Daily Links Jun 24

Top Post
Allergies, glaciers and pikas: climate change in action
Seas rising, wildfires spreading, allergies increasing: Climate change is measurable globally.

Today’s Celebration
Battle of Carabobo Day – Venezuela
Countryman’s Day – Peru
Discovery Day – Canada
Fisherman’s Day – Zaire (Democratic Congo)
Inti Raymi – Peru
Manila Day – Philippines
Midsummer’s Day – Estonia
St. John the Baptist Day – Catholicism
Fairy Day – https://www.daysoftheyear.com/days/fairy-day/
More about Jun 24 – https://en.wikipedia.org/wiki/June_24

Climate Change
It’s been 30 years since the first alarm on global warming was sounded
Scientific predictions have largely been on target since there were made in 1988, except the expectation that politicians would listen, and act.

Burning wood as renewable energy threatens Europe’s climate goals
Scientists say a new EU policy on biomass is ‘simplistic and misleading’ and will increase emissions. U.S. forests are being turned into wood pellets to feed demand.

Allergies, glaciers and pikas: climate change in action
Seas rising, wildfires spreading, allergies increasing: Climate change is measurable globally.

Billion-dollar potash potential to cash in on global fertiliser shortage
One of Australia’s largest salt lakes might hold the key to helping with a worldwide shortage of a high-grade fertiliser that can be extracted from the salty crust.

High power bills are just the beginning [$]
Peta Credlin
If you think the emissions reduction push in the power sector has lead to high prices, just wait until you see what they’ll do to the transport and agricultural industries.

The bag ban is built on a big lie [$]
Miranda Devine
Like so many virtue signalling campaigns, the plastic bag ban is more to do with looking like doing the right thing, than actually helping the environment.

New South Wales
Indigenous groups call for return of traditional fire control methods
Ancient Aboriginal fire control methods are being used in workshops to promote traditional fire management as a means of fire control.

Dogged by development concerns, the government turns to parks
If you want a friend in politics, the quote runs, you get a dog. And if you’d like a couple of million, well, perhaps you’d build a dog park.

Recycled office wins a sustainability award
Recycling is a subject close to Steve Urwin’s heart, head and, actually, the whole world around him.

‘Floating terminal’ plan to make NSW gas cheaper
Home energy bills could fall with the state government fast-tracking an ambitious plan by mining billionaire Andrew “Twiggy” Forrest to import ­foreign gas into NSW.

‘Inherent flaw’: ACT threatens to block energy plan
Two new design issues have emerged that incline the ACT government to block the National Energy Guarantee, Shane Rattenbury, the territory’s energy minister says.

Sparks fly over Labor energy plan [$]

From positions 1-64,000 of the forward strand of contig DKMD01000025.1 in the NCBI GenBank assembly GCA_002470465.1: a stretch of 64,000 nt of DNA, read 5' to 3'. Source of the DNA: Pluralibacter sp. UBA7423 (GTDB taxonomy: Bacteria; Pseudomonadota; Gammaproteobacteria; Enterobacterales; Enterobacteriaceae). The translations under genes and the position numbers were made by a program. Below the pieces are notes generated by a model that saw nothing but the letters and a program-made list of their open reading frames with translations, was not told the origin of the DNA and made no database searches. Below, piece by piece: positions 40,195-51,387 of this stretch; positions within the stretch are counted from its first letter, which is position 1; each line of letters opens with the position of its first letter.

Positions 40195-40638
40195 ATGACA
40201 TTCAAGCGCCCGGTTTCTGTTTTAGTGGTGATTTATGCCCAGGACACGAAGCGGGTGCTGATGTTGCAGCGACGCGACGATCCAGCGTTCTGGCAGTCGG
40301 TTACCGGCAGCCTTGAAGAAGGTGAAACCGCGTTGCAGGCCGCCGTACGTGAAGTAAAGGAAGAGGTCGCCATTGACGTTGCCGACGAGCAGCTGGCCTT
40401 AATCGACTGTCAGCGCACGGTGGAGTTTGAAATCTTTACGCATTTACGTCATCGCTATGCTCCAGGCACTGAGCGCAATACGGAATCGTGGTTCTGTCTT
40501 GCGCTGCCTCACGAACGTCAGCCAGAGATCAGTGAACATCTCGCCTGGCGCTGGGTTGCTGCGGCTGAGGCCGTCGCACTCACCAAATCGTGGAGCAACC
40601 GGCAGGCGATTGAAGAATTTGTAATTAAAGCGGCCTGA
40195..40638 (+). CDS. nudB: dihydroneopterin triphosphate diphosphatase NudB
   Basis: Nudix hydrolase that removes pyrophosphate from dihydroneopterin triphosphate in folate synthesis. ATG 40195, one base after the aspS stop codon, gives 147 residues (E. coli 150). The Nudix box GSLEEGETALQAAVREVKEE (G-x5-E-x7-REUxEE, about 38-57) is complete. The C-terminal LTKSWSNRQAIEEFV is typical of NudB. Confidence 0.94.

One of the state’s most powerful, visible and vocal unions – the Electrical Trades Union – has found itself at odds with Labor once again, with privatisation at the heart of the dispute.

Woolworths: Don’t be bagging us [$]
“We want customers to bring in their own bags” says Woolworths after Queenslanders accuse the supermarket giant of trying to turn a profit by charging for bags following the statewide plastic bag ban.

Tasmania’s power on national energy stage
Guy Barnett
Tasmania has already established itself as the nation’s number one renewable state, but we have an opportunity to take our potential to the next level.

Green energy feels the heat as subsidies go to fossil fuels
Community projects can slash household bills but the sector has ground to a halt in Britain – in contrast with schemes in Europe

You don’t use so much plastic, do you? How to ditch it for July – and beyond
Cutting single-use plastics can be surprisingly challenging but there are easy alternatives

Switch to drip irrigation helps preserve aquifers
Millet is no longer a popular staple food in China, but the drought-tolerant crop is playing a role in controlling desertification in the Inner Mongolia autonomous region.

Adding offshore wind power can save lives, benefit public health
Theoretically, offshore wind farms could supply all the electricity the U.S. consumes, according to the Energy Department.

Iced coffee is ruining the environment – and your body
From plastic straws to almond milk, the season of cold brews is officially ruining the planet.

Plastic ban raises hopes for Kenya’s sisal farmers
Kenyans producing, selling or even using plastic bags risk imprisonment of up to four years or fines of $40,000.

Nature Conservation
What it looks like when humans vanish
In the end “nature is stronger than man,” says photographer Jonk Jimenez — and these epic pictures of abandoned places prove it.

Insects perish at the frontlines of humans’ war with nature
Surveys in Europe and North America show a dramatic decline in the number of bugs buzzing around.

As Colombia expands its palm oil sector, scientists worry about wildlife
Rampant industry growth over the past several decades has replaced rainforest with monoculture plantations, devastating wildlife in the process.

Climate change brought a lobster boom. Now it could cause a bust
Warming waters in the Gulf of Maine have benefited lobsters and the lobstermen who trap them. But as temperatures rise further, will the industry reach a tipping point?

Maelor Himbury